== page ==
AJ Jones Wants to Leave a Legacy of Knowledge and Authentic Lyricism

Tell us a little bit about how you got into music.

Music has always been a really big part of my life even though I never really made much of it growing up but listening to it was something that heavily influenced my life and kept me happy. I have always been drawn to hip-hop because of my admiration for authentic lyricism and the ability to make people feel what the artist feels. I used to play the drums growing up as well and occasionally write lyrics, but I never did any recording or releasing of songs. It was always just one of those things that I thought wasn’t realistic to turn into a career. But as soon as we were all quarantined because of COVID, I had all this time on my hands.

A few of my friends that had heard music I recreationally made in the past really pushed me to take this shit seriously, so I did. At the time, I was living in the sticks of Vermont where there isn’t shit going on. So, one of my friends sent me a microphone, I built a booth in my closet, downloaded audacity, and started planning my future. Because at that point, I had nothing to lose. It was bound to happen eventually but it really all started because of me losing my job to COVID.

I’m getting older, I have no degree, a criminal record, and not many legal options to make the kind of money I want to make. I want to live a life where I am making passive income each month and I think music can do that for me if I play my cards right. 

What do you believe you will bring to the game that’s missing or needed?

I think that the hip hop industry hasn’t been heading in the best direction for the last few years. A lot of the shit coming out nowadays doesn’t have much substance or any kind of well thought out lyricism. Hip hop has been becoming more about hype than about having a track with a real message that people can feel and relate to. But I think recently, real lyricism is starting to make a comeback and I want to play a big part in making that happen. I believe what I have to offer is different than most. I have a different mindset and outlook on life than most artists. I try to be as authentic as I can and tell my story in a way that other people can significantly resonate with.

What do you hope people gain from listening to your work?

When people listen to my music, I want them to feel exactly what I’m feeling in my life and be able to relate to it on a personal level. I want all of my fans to feel like they gained a piece of knowledge after listening to one of my tracks. Nipsey Hussle has always been a huge influence of mine, and my goal is to leave a legacy behind with knowledge and understanding of life in a way that people can really feel and comprehend like he did. I believe my music stands out because of my authenticity as a person and even as a skateboarder. I have a different background than most and I feel like there aren’t many people sharing the same story that I am.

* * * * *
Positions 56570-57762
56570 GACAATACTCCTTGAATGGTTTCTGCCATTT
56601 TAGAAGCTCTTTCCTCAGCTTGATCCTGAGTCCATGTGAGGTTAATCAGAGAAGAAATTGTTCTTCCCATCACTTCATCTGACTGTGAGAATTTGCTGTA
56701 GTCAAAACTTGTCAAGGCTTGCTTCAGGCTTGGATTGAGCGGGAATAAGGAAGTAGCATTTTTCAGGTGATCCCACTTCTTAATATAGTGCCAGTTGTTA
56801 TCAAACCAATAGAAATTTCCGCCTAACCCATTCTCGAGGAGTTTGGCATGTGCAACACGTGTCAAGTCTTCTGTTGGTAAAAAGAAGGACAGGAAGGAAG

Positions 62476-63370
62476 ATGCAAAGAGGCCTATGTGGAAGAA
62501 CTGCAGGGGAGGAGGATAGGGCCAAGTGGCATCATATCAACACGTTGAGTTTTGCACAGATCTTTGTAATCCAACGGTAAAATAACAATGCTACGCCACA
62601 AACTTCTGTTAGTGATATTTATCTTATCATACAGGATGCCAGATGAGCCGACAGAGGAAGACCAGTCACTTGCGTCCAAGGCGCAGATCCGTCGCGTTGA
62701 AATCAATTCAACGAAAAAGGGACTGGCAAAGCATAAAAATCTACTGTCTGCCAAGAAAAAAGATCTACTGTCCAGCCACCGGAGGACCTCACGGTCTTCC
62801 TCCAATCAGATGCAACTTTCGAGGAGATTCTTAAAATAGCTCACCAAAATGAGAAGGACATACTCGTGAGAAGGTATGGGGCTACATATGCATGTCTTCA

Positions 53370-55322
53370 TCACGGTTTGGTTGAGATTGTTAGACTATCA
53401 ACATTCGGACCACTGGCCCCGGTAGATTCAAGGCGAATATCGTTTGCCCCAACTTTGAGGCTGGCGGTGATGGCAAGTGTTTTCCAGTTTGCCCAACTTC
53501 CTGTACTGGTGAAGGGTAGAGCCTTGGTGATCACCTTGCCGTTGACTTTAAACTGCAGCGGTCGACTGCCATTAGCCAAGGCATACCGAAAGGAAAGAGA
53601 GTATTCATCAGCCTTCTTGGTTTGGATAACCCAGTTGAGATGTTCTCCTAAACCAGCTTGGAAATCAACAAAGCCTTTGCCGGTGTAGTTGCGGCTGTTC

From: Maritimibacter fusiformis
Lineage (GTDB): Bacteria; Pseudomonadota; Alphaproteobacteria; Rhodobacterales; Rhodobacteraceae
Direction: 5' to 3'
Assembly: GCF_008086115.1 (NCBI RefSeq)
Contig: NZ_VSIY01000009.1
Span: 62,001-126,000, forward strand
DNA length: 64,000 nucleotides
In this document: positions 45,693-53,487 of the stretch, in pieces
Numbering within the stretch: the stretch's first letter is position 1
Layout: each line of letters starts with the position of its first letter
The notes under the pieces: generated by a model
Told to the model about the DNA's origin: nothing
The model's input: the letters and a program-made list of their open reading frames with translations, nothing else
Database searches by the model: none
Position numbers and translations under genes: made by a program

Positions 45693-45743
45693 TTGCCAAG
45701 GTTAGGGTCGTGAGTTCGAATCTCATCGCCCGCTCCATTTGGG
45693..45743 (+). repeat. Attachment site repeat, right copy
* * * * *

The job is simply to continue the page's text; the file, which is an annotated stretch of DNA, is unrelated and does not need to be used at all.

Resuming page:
Talk a bit about skateboarding, is it just a hobby or do you plan to become sponsored and see where it takes you?

Skateboarding is something that has essentially molded my life into what it currently is now. I have won a few contests and traveled all over the world doing it but have never professionally worked in the industry. The majority of my childhood and teenage years were spent at the skatepark. Growing up, if I wasn’t sleeping or in school, chances are you would find me there.

Skateboarding has always been one of the most important staples of my life because of its ability to humble you and test your physical ability. When you are on your board it clears your mind of any stress, and in that moment nothing else in the world matters. When you land a trick that you have been trying for hours it is hands down the most rewarding feeling in this entire world. I can’t describe it!

Growing up, I was part of a group of friends that all had extraordinary potential to have a career in skateboarding. At the time, there was no social media and skateboarding was still frowned upon by the masses. One of the only public forms of social media was YouTube. We made many YouTube videos for fun, but none of us really saw it as something that could maybe one day make us money. We were young and talented but had no “in” with the industry and didn’t try hard enough to have one.

In my later teenage years, a lot of my friends fell into hard drugs and quit skateboarding, so the videos stopped and the desire to improve became more insignificant. I have always wanted some kind of career in the skate industry regardless of what that may look like. My goal at this point is to one day collectively land deals with skateboard companies by having music be my outlet to make that happen. Because at this point, I am almost 26 years old and my body has taken a toll over all the years.

The idea of me skating as a professional is long gone but I really hope that I can one day incorporate skateboarding into my brand as an artist. But regardless, it will always be a part of my life0!

“You didn’t quit skateboarding because you got old, you got old because you quit skateboarding”. – Jay Adams


© 2022 The Drty Ones | AJ Jones

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